Laparoscopy is a procedure that allows visual examination and surgical treatments of the pelvic and abdominal organs pathology. The procedure is performed with a laparoscope, which is a small lighted telescope.
INDICATIONS – When is it necessary
Evaluation and treatment of women who has difficulty in conceiving.
Evaluation and treatment of known or suspected endometriosis.
Removal of diseased fallopian tubes, ovaries, cysts or uterus
Undiagnosed pelvic pain
Voluntary sterilization (tubal ligation or occlusion for permanent family planning)
For diagnosis and treatment of a variety of other pelvic or abdominal disorders
WHAT IS IT? Delivery of a baby through an incision in the mother’s lower abdominal and uterine walls and is performed when a vaginal delivery is not possible or is unsafe. This procedure is also called a C-section or Lower Segment Caesarean Section (LSCS).
REASONS FOR PROCEDURE
Danger to the mother or baby from one or more of many causes, including:
Baby’s head too large to pass through the birth canal.
Baby in the wrong orientation – head up (breech) or transverse.
Failure of cervix to dilate (failed induction of labour).
Abnormal placenta location obstructing the birth canal (placenta praevia).
Failure of normal labour progress.
Situation where urgent delivery is indicated such as fetal distress or severe illness in the mother (such as severe hypertension or sudden fits).
Infection such as HIV or acute herpes genitalis infection in the mother.
Special situations: pregnancy resulting from assisted reproductive technology (ART), maternal request
Most women stay in the hospital for 24 to 48 hours after giving birth (or 3 to 4 nights after a caesarean section). This will depend on the condition of the mother and baby.
The physical changes that occur with pregnancy usually resolve by the end of 6 weeks, although some may resolve much earlier than this. It is important to know all these changes, as it will help you cope better and lessen your worries. Emotional sup¬port and much needed help from your spouse and family members is equally important to assist you in facing these changes and coping with the arrival of a new member into the family. You will also get lots of advice from friends and relatives who visit you – some may be conflicting and may be harmful. There are many ways of doing things with no particular hard and fast rules on what is best for you. It is best to avoid traditional or Chinese herbs during this period. In the end, it is all boils down to common sense and you have to decide what is best for you and your baby. Do some reading and ask your doctor or midwife about your recovery during the postnatal period
Ectopic pregnancy is one that develops outside the uterus. The egg (oocyte) and the sperm meet in the fallopian tube and fertilization occurs. The embryo is supposed to move back to the uterine cavity for implantation. However, in ectopic pregnancy this does not occur, and the embryo gets implanted elsewhere. The most common location is in one of the narrow tubes that connect each ovary to the uterus (fallopian tube). As the fertilized egg enlarges, the fallopian tube stretches and ruptures, causing life-threatening internal bleeding. Other locations include the ovary, cervix, space beside the uterus (broad ligament space) or in the abdominal cavity. About 1 in 100 pregnancies is an ectopic.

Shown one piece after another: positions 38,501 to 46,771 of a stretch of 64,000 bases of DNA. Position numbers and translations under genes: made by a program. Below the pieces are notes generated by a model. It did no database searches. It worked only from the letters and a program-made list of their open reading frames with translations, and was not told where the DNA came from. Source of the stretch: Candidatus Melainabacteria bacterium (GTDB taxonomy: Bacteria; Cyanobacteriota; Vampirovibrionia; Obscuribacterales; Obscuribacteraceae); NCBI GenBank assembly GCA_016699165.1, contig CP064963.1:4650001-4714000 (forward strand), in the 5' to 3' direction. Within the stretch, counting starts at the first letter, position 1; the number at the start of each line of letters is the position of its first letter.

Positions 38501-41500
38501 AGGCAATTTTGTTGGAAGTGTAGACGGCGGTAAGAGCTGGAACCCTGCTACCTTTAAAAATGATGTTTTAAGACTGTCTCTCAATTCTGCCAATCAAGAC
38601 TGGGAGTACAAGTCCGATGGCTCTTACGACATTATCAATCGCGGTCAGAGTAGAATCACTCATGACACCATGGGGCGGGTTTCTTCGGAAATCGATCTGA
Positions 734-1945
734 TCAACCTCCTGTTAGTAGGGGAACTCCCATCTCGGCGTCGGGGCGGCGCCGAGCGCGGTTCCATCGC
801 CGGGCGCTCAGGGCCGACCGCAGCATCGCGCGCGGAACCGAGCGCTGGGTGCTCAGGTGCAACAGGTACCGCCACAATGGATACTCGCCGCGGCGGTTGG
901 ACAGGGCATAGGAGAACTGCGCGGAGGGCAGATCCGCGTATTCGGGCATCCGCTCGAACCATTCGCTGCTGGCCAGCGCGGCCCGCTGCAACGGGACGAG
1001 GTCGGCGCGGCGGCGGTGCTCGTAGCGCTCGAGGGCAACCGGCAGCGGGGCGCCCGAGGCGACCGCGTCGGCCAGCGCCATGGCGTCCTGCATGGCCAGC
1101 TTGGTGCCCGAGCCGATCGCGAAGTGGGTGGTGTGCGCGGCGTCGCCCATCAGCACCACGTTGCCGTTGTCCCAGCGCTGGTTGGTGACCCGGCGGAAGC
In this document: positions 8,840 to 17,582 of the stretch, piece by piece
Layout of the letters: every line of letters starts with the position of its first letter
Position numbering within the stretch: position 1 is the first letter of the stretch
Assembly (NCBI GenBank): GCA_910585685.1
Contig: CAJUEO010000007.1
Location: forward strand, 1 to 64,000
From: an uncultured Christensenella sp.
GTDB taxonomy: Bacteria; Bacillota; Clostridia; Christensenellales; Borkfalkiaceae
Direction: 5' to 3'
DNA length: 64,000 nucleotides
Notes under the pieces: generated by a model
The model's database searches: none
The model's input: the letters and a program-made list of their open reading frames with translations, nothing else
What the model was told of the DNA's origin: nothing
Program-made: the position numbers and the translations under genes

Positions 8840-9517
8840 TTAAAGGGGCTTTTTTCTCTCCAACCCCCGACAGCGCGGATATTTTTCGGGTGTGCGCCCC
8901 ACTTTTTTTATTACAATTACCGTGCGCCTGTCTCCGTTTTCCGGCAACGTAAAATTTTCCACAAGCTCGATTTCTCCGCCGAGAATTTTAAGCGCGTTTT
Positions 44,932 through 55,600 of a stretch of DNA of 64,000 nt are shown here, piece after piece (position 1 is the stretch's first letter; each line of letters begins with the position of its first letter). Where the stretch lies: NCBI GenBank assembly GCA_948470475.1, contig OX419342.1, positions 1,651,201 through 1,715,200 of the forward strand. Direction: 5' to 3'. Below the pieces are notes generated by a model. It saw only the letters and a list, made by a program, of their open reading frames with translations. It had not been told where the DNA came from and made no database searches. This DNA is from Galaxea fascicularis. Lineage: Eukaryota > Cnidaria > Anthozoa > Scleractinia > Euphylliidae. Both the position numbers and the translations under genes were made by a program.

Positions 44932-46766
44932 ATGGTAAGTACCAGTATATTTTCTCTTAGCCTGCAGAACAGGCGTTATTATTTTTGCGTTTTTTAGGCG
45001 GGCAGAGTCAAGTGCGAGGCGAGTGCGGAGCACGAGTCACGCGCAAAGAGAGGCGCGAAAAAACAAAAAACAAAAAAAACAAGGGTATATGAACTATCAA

CAUSES AND RISK FACTORS
The occurrence of ectopic pregnancy is usually associated with an abnormal function of the fallopian tubes. Hence, tubal pregnancy is the most common type. Hormonal imbalances or abnormal development of the fertilized egg might also play a role. Certain condition may predispose to a higher chance of ectopic pregnancy such as:
Previous abdominal or pelvic infection
Pelvic inflammatory disease (PID), involving the fallopian tubes
Pregnancy after tubal ligation
Assisted reproduction techniques such as in vitro fertilization.
Adhesions (bands of scar tissue) from previous pelvic surgery.
Previous tubal pregnancy.
History of endometritis (infection of the inner uterine lining)
Malformed (abnormal) uterus or fallopian tubes
Pregnant with an intrauterine device (IUD) in place (failure of IUD)
It is an abnormal growth of cells in the muscle layer (myometrium) of the uterus. Uterine fibroids are common and usually benign (not cancerous). Fibroids range in size from very tiny to the size of an orange or larger.
Uterine fibroids are the most common pelvic growth in women. The actual incidence among all women is unknown but generally cited as 20 to 25 % in the general population and is highest between age 35 to 45 years old.
TYPES (based on location in the uterus)
Subserous which appear on the outside of the uterus.
Intramural, which is confined to the wall of the uterus.
Submucous which appears inside the uterus.
Pedunculated fibroids, which are attached to the uterine wall by stalks.
Broad ligament type which grows to the side of the uterus